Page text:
Human Rights in Croatia: Overview of 2017

Human Rights in Croatia: Overview of 2017 is an annual report of the Human Rights House Zagreb and partner civil society organisations dedicated to protecting and promoting human rights in different areas of social life. The goal of such comprehensive and systematic annual review is to provide insight into the violations, problems, challenges and controversies that were present in the field of protection and promotion of human rights during the previous year. This report was created based on year-round monitoring and information collected from relevant stakeholders from civil society organisations and the academic community professionally engaged in human rights. Although comprehensive, this report does not claim to include all human rights violations and problems in 2017.

Resisting Ill Democracies in Europe: Understanding the playbook of illiberal governments to better resist them

Two decades ago, in his controversial but prophetic article “The Rise of Illiberal Democracy”, Fareed Zakaria warned of the fragile and vulnerable character of democracy and pointed to the worrying rise in the occurrence of so-called illiberal democracies. Indeed, today we are witnessing an epidemic of passing “rotten”, restrictive laws that strive to narrow the scope of civil society action. Playing on emotions, under the guise of nationalism and feelings of false belonging, a new Berlin wall is being built (raised), the one between “us” and “them”. Authoritarian rulers who come to power begin the transformation of democracy in which the winner defines all the rules. As a product of this game of disguise, in numerous countries with democratically elected authorities, civil and political rights are often systematically neglected. With the aim of manipulating masses, pillars of democracy such as the rule of law, independent judiciary, respect for minority rights, freedom of speech, freedom of the media and freedom of assembly are systematically ignored or abused. In other words, the concept of democracy is reduced to a mere multiparty system, while at the same time all the remaining fundamental components needed for an adequate functioning of a democratic pluralistic society are being  suppressed or institutionally marginalized. In order to raise awareness of this burning problem, the Human Rights House Zagreb (HRHZ) in cooperation with the Human Rights House Foundation (HRHF) and its partners from Croatia, Poland, Hungary and Serbia published the report “Resisting Ill Democracies in Europe: Understanding the playbook of illiberal governments to better resist them”, in which comparative case study conducted in Croatia, Hungary, Poland and Serbia is presented, in order to identify forms of political behaviour and practices that undermine the rule of law, human rights and fundamental freedoms and marginalise minorities, as well as to present examples of best practices in combating illiberal democracies.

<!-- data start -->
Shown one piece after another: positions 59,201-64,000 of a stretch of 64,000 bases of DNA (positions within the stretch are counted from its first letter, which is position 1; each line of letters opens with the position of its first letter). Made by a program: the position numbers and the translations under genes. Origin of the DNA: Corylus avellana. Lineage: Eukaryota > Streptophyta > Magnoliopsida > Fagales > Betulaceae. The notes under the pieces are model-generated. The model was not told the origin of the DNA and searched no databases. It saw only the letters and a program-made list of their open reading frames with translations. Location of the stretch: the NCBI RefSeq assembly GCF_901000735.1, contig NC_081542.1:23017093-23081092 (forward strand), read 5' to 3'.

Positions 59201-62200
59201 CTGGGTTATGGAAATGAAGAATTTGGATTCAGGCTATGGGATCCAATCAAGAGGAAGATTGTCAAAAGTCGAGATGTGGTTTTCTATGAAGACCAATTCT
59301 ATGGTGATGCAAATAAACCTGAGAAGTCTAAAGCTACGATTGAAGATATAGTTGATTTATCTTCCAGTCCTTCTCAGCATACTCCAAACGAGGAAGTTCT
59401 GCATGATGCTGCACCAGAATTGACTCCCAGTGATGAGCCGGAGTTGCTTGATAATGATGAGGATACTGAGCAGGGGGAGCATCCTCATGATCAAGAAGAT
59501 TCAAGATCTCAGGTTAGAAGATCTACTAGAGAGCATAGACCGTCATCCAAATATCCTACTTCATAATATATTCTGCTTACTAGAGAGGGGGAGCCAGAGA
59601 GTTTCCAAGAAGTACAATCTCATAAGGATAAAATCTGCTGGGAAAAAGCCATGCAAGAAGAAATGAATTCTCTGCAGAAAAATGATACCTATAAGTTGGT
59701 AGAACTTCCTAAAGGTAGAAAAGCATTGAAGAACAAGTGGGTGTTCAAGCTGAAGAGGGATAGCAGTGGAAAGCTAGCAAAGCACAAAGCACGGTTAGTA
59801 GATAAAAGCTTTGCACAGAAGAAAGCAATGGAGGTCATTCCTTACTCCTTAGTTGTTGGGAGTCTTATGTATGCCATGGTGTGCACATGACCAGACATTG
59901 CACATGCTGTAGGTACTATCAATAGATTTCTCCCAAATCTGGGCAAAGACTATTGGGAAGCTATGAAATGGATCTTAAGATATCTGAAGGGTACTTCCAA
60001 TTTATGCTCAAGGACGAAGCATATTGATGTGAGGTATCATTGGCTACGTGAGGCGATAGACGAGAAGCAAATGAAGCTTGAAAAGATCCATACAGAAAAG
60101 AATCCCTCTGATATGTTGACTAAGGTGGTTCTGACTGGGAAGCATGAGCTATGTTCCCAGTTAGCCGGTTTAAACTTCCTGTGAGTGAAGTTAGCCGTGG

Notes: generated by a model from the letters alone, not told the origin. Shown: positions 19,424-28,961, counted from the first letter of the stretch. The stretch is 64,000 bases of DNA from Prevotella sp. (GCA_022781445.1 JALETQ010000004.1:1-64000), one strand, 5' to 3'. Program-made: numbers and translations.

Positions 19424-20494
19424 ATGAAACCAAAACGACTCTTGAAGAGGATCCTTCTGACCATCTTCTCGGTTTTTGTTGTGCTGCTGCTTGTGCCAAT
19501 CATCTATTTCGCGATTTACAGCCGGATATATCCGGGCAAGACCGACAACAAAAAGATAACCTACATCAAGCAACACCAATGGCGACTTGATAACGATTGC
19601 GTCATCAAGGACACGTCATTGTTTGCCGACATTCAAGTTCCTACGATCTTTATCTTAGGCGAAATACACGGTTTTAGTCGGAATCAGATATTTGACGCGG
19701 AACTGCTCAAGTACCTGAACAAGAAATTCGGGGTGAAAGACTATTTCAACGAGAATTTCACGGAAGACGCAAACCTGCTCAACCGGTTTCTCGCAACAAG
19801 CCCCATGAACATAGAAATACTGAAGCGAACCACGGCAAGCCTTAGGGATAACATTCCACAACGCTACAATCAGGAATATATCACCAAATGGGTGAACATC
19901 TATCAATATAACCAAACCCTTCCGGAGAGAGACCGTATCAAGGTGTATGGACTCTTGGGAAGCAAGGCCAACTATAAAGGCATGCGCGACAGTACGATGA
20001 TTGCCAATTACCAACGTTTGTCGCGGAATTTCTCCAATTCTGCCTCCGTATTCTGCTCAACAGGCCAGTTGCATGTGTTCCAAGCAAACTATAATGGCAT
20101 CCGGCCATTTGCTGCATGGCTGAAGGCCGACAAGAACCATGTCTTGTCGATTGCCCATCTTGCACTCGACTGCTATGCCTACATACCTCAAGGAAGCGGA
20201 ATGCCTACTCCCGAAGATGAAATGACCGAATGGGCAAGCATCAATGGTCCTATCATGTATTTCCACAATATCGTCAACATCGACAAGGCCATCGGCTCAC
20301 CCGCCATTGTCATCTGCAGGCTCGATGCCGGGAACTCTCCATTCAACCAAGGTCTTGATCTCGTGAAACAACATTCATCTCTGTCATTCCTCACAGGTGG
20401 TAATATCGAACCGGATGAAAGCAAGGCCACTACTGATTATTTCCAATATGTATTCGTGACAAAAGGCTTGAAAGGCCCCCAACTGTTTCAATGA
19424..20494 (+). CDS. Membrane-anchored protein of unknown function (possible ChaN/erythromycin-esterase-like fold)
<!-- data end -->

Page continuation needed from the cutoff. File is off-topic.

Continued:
Human Rights Brief: Freedom of the Press

Human Rights House Zagreb expressed deep concern with the Government’s crackdown on non-profit media as well as the unacceptable political influence over the independence, and the autonomy of Croatian Radiotelevision. Further, HRHZ emphasised the potential threats stemming from censorship at HRT, and pointed out the abuse of the legitimate fight against anti-Semitism and related intolerances as a justification to infringe on the right to free expression. Human Rights House Zagreb expressed deep concern with the Government’s political pressure on the independence of the Council of the Electronic Media and the crackdown on its autonomy, stressing the unacceptable attempt to overthrow the Council of the Electronic Media by intimidating its President, Mrs. Rakić with incitement to hatred and fascistic chanting. Finally, emphasising on the importance of independence of the public broadcasting company and regulating bodies, HRHZ condemned the actions of the Croatian Government and calls for immediate improvement of the conditions for freedom of the press and annulation of the political influence.

Human Rights Brief: Freedom of the Association and Human Rights Defenders

Human Rights House Zagreb expressed deep concern with the defamation, stigmatization and hostility campaign carried out by the state officials against human rights civil society organizations emphasizing that human rights civil society organizations are vital actors in a democratic society whose work strives for the full fulfilment of universally established human rights and fundamental freedoms. Human Rights House Zagreb strongly condemned Government’s crackdown on civil society organizations and freedom of association, circumvention of a social dialogue, and expressed great concern with the Government’s abuse of power for the sake of retaliation against human rights groups vocally critical of its policies. Finally, Human Rights House Zagreb called for the immediate cessation of the negative public portrayals, smear campaigns, and stigmatizations of human rights defenders and organizations; and the hostile attempts to disintegrate the civil society sector.